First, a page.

As you might expect the game contains typical pomp and circumstance filled Presidential themes, but they also mix in some more upbeat tunes as well. I actually caught myself humming some of them after I finished playing and really that’s the only test a game’s music has to pass with me. Unfortunately there’s no voice acting in the title, which seems like a missed opportunity. I’m sure they could have found a bad George W. Bush impersonator in their price range at the very least.
Sound Rating: Enjoyable
4) Control and Gameplay
Despite the goofy bobble-headed presentation The Political Machine has some real depth to it. Your goal is to jet set around the map, winning voters over on a state-by-state basis. Winning a state depends on your awareness level and your position on the issues that matter to the people of that state.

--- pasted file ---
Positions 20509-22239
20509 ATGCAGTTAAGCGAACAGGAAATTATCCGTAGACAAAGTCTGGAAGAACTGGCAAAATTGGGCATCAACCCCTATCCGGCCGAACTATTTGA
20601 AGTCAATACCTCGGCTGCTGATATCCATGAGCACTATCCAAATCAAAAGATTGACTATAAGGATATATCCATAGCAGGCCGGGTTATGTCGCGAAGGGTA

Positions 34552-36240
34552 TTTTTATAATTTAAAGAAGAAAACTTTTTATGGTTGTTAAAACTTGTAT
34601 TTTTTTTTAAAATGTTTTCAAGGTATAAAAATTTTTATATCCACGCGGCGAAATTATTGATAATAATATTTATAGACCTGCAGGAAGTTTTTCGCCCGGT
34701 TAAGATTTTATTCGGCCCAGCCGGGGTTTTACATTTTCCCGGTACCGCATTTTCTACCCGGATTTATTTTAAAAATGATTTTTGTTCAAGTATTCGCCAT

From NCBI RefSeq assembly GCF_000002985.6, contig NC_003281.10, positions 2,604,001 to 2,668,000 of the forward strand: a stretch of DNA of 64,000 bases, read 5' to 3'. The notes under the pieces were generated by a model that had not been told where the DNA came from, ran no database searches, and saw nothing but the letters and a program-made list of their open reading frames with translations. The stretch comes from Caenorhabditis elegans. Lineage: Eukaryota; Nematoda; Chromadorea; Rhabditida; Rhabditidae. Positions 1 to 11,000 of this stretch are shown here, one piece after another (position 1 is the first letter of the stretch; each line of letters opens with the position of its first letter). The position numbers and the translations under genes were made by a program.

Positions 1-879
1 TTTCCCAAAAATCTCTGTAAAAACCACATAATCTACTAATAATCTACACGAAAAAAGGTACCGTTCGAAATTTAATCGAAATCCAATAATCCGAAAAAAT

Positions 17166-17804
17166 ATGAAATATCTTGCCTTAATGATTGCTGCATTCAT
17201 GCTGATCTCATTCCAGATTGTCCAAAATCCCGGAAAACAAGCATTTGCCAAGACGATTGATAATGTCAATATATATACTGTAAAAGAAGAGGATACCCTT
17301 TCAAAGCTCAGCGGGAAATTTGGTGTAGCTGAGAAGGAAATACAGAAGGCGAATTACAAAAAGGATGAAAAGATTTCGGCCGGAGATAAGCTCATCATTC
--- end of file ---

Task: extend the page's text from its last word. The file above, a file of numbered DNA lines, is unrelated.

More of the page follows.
Every state you visit will have issues the voters there are most concerned about and your candidate’s position on those issues is pretty much set at the beginning of the game. In other words you can’t give a speech in New York saying you’re pro-gun control then fly down to Arkansas and hand out free sawed-off shotguns from the back of a flatbed truck. What you can do though is raise the importance of key issues. For instance let’s say you’re a Republican trying to achieve the impossible and win New York state; now your views on the environment, abortion and the Iraq war aren’t likely make them fall in love with you, but your position on the economy and gas prices are compatible with the voters there. Your job is to make sure those two issues become the number 1 and 2 issues in that state and that abortion, the environment and Iraq get buried. The other piece of the puzzle is voter awareness as your position on the issues won’t matter if none of the voters know who you are and thus don’t turn out to vote come November. Raising voter awareness and boosting the issues you’re strong on can be achieved in several ways.